Size matters

“If you take out me and Gina, the average weight in this class is 200 pounds!” -Mike

Sometimes size does matter.That quote pretty much sums up the advanced class at Lincoln BJJ on Wednesday. They say Jiu-Jitsu is good for little people against big people, but what they don’t tell you is that while you’re working to reach the necessary skill level to be able to overcome size advantages, it’s going to be very difficult, and you’ll probably get crushed a lot. Sometimes bigger people will use their size and strength against you (especially if they’re losing ;), and it can feel like an exercise in futility. Another quote from Mike (after someone had asked him about being injured once again), “It’s just the life of a little person in BJJ, Gina knows what I’m talking about!” Yes, yes I do.

Before it starts to seem like I’m complaining too much, I have to say that while being a 5’4”, 125 pound, 45 year-old woman is not the ideal situation when learning Jiu-Jitsu, it could be worse. For one thing, I don’t have any physical conditions that affect my training, and I’m strong and healthy enough to take the punishment that comes my way. Sometimes I just wish I was a little bit taller, I wish I was a baller…

The good news is that even though I was outweighed by almost a hundred pounds by many of my grappling partners yesterday, I still managed to do some good things. During my roll with Bueller, who had totally flattened me in side control last week, my main goal was to not let him get me in side control again, and I succeeded for most of our six-minute match. When he finally passed my guard, I was able to position myself so that he was lower on my body, and he wasn’t compressing my chest, so I could breathe. Then after he mounted me, I actually pulled off an upa and got on top! I didn’t stay there very long before he reversed me, but if you had asked me before our roll if I thought I would be able to upa Beuller, I would’ve said “No way!”.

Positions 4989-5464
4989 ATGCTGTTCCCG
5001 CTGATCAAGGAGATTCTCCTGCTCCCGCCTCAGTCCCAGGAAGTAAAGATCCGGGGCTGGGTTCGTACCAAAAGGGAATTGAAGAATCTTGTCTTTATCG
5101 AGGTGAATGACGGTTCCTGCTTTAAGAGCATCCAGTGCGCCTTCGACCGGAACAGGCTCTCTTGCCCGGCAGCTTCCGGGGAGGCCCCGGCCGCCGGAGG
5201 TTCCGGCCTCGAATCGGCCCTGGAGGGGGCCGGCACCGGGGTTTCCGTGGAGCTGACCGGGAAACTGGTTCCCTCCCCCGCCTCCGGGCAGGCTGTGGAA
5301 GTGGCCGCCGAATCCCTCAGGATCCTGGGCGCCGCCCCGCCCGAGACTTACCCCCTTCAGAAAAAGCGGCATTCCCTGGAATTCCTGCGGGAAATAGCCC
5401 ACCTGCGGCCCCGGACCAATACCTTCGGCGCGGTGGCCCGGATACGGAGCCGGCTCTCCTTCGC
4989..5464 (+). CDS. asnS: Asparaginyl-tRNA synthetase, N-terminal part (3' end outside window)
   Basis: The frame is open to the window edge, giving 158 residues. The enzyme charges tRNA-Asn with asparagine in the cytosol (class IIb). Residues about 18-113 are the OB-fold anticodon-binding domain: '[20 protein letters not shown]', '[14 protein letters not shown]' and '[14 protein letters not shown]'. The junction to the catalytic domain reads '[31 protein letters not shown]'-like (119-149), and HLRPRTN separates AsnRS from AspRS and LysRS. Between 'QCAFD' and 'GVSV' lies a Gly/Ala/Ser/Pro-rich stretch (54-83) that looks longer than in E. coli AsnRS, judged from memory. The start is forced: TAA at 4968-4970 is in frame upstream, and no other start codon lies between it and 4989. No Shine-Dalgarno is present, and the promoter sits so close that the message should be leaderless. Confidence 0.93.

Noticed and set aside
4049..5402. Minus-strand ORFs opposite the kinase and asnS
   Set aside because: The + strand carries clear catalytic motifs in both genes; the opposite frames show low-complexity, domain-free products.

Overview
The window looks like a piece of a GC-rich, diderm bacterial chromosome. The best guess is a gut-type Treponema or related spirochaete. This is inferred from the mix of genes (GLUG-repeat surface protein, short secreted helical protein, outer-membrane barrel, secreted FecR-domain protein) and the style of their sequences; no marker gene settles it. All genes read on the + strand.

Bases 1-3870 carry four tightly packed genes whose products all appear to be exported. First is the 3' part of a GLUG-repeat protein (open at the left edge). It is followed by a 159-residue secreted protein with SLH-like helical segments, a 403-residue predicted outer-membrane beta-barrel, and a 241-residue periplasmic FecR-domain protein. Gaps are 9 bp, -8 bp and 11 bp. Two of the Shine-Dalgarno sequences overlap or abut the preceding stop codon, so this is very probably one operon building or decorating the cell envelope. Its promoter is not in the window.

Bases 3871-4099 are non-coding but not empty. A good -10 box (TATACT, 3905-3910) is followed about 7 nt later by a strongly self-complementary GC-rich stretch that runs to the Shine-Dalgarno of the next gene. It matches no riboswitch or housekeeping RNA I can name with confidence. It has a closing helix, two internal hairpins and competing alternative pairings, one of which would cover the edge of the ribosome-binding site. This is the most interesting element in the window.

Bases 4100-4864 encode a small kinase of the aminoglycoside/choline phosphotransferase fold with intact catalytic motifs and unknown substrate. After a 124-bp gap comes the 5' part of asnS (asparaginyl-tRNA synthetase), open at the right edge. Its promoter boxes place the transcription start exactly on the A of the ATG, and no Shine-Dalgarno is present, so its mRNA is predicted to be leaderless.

There are also advantages to being small; we’re usually fast, flexible, and we don’t need much space to escape. People with big arms sometimes have a hard time choking us, but then again, they often crush our jaws instead, and we have to tap anyway! I haven’t found any advantages that come from being middle-aged, but since there’s nothing I can do about my disadvantages, I just have to make the most of what I have. I’ve heard that being a smaller person forces you to learn good technique, and you become more resilient, which is helpful in the long run.

“Little guys might get the short end of the stick (no pun intended) when it comes to injuries and getting beat up by bigger guys, but on the other hand, this reality distinctly impacts their games and develops subsequent strengths from it.” -Daniel Faggella


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